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Nitric Oxide – A Novel Autonomic Neurotransmitter

Nitric Oxide – A Novel Autonomic Neurotransmitter Considerable evidence suggests that nitric oxide (NO) acts as a nonadrenergic noncholinergic (NANC) transmitter at autonomic neuroeffector junctions. NO is generated enzymatically from L-arginine by a constitutive, cytosolic, Ca<sup>2+</sup>/calmodulin-activated NO synthase (NOS): NADPH- and tetrahydrobiopterin-dependent cytochrome P-450-type hemoprotein. Electrophysiological and pharmacological data indicate that NO fulfils most of the criteria for a neurotransmitter. It is released from axon terminals when invaded by action potentials and mimics the effect of nerve stimulation. The changes in the mechanical and/or electrical activity of smooth muscle preparations in response to transmural stimulation of NANC nerves are antagonized by inhibitors of NO synthesis or oxyhemoglobin, an NO scavenger. NO acts principally by stimulating soluble guanylate cyclase. Studies on the histochemical localization of NOS point to the involvement of the neural L-arginine-NO pathway in the regulation of vascular tone and of several aspects of respiratory, gastrointestinal, and genitourinary tract functions. http://www.deepdyve.com/assets/images/DeepDyve-Logo-lg.png Cells Tissues Organs Karger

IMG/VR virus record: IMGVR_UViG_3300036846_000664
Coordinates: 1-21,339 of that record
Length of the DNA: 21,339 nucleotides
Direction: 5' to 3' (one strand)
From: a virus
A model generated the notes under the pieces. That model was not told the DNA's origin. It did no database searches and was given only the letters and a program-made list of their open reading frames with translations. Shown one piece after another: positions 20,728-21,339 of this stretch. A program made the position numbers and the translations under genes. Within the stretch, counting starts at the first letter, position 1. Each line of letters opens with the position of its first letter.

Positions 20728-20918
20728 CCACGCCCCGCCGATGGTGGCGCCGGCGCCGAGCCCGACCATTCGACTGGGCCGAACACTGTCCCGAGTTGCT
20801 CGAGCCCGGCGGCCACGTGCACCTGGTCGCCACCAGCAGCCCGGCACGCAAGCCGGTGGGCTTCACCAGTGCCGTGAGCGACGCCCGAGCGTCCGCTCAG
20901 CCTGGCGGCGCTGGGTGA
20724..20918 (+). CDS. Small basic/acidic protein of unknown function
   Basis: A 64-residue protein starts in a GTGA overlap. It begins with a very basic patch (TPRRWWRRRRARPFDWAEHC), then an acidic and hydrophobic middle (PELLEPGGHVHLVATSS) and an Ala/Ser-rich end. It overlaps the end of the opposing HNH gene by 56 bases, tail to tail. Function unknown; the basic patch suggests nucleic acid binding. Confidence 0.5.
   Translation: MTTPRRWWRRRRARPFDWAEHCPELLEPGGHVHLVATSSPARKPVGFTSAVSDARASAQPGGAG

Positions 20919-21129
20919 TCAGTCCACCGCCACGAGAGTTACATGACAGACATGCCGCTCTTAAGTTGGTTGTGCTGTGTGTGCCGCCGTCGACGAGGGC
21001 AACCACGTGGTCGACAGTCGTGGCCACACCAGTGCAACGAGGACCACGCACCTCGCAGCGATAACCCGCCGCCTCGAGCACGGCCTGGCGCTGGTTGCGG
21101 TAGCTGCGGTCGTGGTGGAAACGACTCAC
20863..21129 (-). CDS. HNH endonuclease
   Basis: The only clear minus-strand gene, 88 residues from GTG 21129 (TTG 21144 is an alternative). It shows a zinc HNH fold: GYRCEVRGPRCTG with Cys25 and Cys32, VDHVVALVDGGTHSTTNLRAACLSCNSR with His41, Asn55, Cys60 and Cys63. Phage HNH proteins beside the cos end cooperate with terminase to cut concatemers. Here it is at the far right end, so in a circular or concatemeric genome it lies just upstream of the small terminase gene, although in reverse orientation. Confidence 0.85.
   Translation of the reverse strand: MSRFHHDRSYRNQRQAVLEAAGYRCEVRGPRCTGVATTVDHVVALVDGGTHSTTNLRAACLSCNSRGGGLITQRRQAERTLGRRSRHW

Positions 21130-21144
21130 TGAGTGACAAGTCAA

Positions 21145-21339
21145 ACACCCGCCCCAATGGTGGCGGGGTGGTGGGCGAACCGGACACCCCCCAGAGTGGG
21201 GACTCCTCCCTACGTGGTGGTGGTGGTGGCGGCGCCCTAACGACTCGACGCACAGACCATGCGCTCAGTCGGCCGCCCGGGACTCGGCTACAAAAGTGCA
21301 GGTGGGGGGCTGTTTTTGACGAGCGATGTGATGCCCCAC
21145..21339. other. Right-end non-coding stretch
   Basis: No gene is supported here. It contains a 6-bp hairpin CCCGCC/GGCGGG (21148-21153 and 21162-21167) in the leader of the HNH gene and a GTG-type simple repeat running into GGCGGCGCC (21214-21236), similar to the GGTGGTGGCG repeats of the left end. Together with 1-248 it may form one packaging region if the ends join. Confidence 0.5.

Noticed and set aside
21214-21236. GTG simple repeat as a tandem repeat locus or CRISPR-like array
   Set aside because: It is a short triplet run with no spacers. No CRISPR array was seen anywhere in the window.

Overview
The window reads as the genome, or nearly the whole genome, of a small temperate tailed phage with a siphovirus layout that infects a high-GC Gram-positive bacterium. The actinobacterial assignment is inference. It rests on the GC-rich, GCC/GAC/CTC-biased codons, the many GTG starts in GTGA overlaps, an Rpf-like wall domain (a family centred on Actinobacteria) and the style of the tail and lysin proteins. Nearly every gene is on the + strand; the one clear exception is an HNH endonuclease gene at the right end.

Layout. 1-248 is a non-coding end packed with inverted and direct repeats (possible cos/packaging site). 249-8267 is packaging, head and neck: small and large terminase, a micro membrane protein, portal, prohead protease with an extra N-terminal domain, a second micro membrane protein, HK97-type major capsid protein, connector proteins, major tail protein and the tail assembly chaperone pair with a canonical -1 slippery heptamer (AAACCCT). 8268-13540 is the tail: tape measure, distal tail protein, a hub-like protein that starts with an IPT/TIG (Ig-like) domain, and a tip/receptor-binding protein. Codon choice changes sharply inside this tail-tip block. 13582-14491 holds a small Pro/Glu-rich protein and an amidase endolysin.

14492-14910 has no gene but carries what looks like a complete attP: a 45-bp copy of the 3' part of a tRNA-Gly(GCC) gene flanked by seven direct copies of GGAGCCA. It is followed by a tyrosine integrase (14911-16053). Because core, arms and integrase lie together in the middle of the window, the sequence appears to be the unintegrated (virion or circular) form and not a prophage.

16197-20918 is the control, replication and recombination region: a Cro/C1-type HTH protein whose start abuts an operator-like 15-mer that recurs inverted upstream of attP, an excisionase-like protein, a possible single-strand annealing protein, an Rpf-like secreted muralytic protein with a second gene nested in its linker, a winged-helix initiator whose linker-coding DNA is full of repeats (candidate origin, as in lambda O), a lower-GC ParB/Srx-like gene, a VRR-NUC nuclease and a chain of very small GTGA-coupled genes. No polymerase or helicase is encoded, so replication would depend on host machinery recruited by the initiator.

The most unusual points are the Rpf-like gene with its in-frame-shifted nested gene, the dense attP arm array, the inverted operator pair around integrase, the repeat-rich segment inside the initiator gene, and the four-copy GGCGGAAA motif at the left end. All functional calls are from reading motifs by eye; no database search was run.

Nitric Oxide – A Novel Autonomic Neurotransmitter

Cells Tissues Organs , Volume 150 (1): 9 – Jan 1, 1994

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Publisher
Karger
Copyright
© 1994 S. Karger AG, Basel
ISSN
1422-6405
eISSN
1422-6421
DOI
10.1159/000147598
Publisher site
See Article on Publisher Site

Abstract

Considerable evidence suggests that nitric oxide (NO) acts as a nonadrenergic noncholinergic (NANC) transmitter at autonomic neuroeffector junctions. NO is generated enzymatically from L-arginine by a constitutive, cytosolic, Ca<sup>2+</sup>/calmodulin-activated NO synthase (NOS): NADPH- and tetrahydrobiopterin-dependent cytochrome P-450-type hemoprotein. Electrophysiological and pharmacological data indicate that NO fulfils most of the criteria for a neurotransmitter. It is released from axon terminals when invaded by action potentials and mimics the effect of nerve stimulation. The changes in the mechanical and/or electrical activity of smooth muscle preparations in response to transmural stimulation of NANC nerves are antagonized by inhibitors of NO synthesis or oxyhemoglobin, an NO scavenger. NO acts principally by stimulating soluble guanylate cyclase. Studies on the histochemical localization of NOS point to the involvement of the neural L-arginine-NO pathway in the regulation of vascular tone and of several aspects of respiratory, gastrointestinal, and genitourinary tract functions.

Journal

Cells Tissues OrgansKarger

Published: Jan 1, 1994

Keywords: Autonomic nervous system; NADPH-diaphorase; Neurotransmission; Nitric oxide; Nitric oxide synthase

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